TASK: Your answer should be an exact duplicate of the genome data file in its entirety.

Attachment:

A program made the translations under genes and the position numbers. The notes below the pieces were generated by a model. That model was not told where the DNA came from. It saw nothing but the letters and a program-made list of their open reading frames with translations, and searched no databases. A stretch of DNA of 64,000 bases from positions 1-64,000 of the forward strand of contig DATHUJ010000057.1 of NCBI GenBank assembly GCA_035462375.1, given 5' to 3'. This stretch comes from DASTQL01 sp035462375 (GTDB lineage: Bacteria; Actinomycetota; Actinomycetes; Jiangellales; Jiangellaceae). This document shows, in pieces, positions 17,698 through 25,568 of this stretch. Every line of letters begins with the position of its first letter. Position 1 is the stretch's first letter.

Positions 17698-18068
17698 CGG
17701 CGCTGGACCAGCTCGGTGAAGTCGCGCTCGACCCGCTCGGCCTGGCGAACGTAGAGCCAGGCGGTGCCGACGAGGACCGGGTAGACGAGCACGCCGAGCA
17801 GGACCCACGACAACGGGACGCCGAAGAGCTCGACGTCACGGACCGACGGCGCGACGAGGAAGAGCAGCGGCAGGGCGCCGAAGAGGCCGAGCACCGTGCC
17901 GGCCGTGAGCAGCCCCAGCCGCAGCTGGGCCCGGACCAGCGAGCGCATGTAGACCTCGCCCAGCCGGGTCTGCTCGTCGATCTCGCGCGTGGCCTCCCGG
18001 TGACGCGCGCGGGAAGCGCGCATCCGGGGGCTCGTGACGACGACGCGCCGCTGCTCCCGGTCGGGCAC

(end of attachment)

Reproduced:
A program made the translations under genes and the position numbers. The notes below the pieces were generated by a model. That model was not told where the DNA came from. It saw nothing but the letters and a program-made list of their open reading frames with translations, and searched no databases. A stretch of DNA of 64,000 bases from positions 1-64,000 of the forward strand of contig DATHUJ010000057.1 of NCBI GenBank assembly GCA_035462375.1, given 5' to 3'. This stretch comes from DASTQL01 sp035462375 (GTDB lineage: Bacteria; Actinomycetota; Actinomycetes; Jiangellales; Jiangellaceae). This document shows, in pieces, positions 17,698 through 25,568 of this stretch. Every line of letters begins with the position of its first letter. Position 1 is the stretch's first letter.

Positions 17698-18068
17698 CGG
17701 CGCTGGACCAGCTCGGTGAAGTCGCGCTCGACCCGCTCGGCCTGGCGAACGTAGAGCCAGGCGGTGCCGACGAGGACCGGGTAGACGAGCACGCCGAGCA
17801 GGACCCACGACAACGGGACGCCGAAGAGCTCGACGTCACGGACCGACGGCGCGACGAGGAAGAGCAGCGGCAGGGCGCCGAAGAGGCCGAGCACCGTGCC
17901 GGCCGTGAGCAGCCCCAGCCGCAGCTGGGCCCGGACCAGCGAGCGCATGTAGACCTCGCCCAGCCGGGTCTGCTCGTCGATCTCGCGCGTGGCCTCCCGG
18001 TGACGCGCGCGGGAAGCGCGCATCCGGGGGCTCGTGACGACGACGCGCCGCTGCTCCCGGTCGGGCAC